a1 University of Notre Dame
Members of the same household share similar voting behaviors on average, but how much of this correlation can be attributed to the behavior of the other person in the household? Disentangling and isolating the unique effects of peer behavior, selection processes, and congruent interests is a challenge for all studies of interpersonal influence. This study proposes and utilizes a carefully designed placebo-controlled experimental protocol to overcome this identification problem. During a face-to-face canvassing experiment targeting households with two registered voters, residents who answered the door were exposed to either a Get Out the Vote message (treatment) or a recycling pitch (placebo). The turnout of the person in the household not answering the door allows for contagion to be measured. Both experiments find that 60% of the propensity to vote is passed onto the other member of the household. This finding suggests a mechanism by which civic participation norms are adopted and couples grow more similar over time.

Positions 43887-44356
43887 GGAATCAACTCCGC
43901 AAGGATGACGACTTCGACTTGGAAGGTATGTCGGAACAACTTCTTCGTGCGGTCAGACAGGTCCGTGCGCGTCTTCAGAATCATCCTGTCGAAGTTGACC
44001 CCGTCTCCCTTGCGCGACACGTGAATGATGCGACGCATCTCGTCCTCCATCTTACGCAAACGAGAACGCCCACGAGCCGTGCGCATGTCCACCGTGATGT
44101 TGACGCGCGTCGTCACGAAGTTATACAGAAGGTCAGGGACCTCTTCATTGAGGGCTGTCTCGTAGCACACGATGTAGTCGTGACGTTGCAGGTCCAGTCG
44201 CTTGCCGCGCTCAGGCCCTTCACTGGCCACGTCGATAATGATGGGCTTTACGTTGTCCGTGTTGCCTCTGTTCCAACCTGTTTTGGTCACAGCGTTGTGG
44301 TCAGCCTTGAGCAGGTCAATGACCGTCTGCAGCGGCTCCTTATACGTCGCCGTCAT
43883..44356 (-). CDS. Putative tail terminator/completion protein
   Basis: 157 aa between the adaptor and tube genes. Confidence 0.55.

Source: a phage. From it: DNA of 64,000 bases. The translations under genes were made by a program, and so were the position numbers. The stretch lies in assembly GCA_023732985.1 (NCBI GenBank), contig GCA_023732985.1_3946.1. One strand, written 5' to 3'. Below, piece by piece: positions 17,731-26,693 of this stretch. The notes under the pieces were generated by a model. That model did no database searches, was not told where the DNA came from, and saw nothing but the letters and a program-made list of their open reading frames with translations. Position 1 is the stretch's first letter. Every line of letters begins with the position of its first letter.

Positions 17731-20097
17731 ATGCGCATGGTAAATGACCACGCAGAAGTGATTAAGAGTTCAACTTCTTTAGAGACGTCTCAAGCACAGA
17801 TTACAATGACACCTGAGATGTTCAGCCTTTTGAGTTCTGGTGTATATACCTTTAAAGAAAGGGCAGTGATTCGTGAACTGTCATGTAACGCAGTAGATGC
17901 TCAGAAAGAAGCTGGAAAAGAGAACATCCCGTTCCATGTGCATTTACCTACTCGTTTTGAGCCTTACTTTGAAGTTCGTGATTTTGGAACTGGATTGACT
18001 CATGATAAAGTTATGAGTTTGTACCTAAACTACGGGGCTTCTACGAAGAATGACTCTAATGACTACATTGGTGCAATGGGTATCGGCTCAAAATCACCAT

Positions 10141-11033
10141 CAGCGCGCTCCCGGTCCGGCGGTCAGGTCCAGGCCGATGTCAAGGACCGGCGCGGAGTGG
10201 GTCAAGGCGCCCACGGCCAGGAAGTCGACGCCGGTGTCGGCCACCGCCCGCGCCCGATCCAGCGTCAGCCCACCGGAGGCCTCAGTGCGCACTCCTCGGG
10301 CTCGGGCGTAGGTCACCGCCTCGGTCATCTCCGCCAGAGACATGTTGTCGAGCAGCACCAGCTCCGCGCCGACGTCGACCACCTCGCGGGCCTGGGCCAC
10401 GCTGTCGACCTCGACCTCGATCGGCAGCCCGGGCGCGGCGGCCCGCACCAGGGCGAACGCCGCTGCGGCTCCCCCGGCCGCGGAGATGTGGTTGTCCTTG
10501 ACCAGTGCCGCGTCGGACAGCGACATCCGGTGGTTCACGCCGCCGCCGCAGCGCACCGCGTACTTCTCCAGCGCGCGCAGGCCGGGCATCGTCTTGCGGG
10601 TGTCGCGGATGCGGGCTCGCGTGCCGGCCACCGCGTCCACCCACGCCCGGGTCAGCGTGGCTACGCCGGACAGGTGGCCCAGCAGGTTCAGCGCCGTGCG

This research was made possible by the generous support of the Institute for Social and Policy Studies at Yale University and the Institute for Scholarship in the Liberal Arts at the University of Notre Dame. The author would like to thank Alan Gerber, Donald Green, Alexandra Guisinger, David Mayhew, and three anonymous reviewers for helpful comments.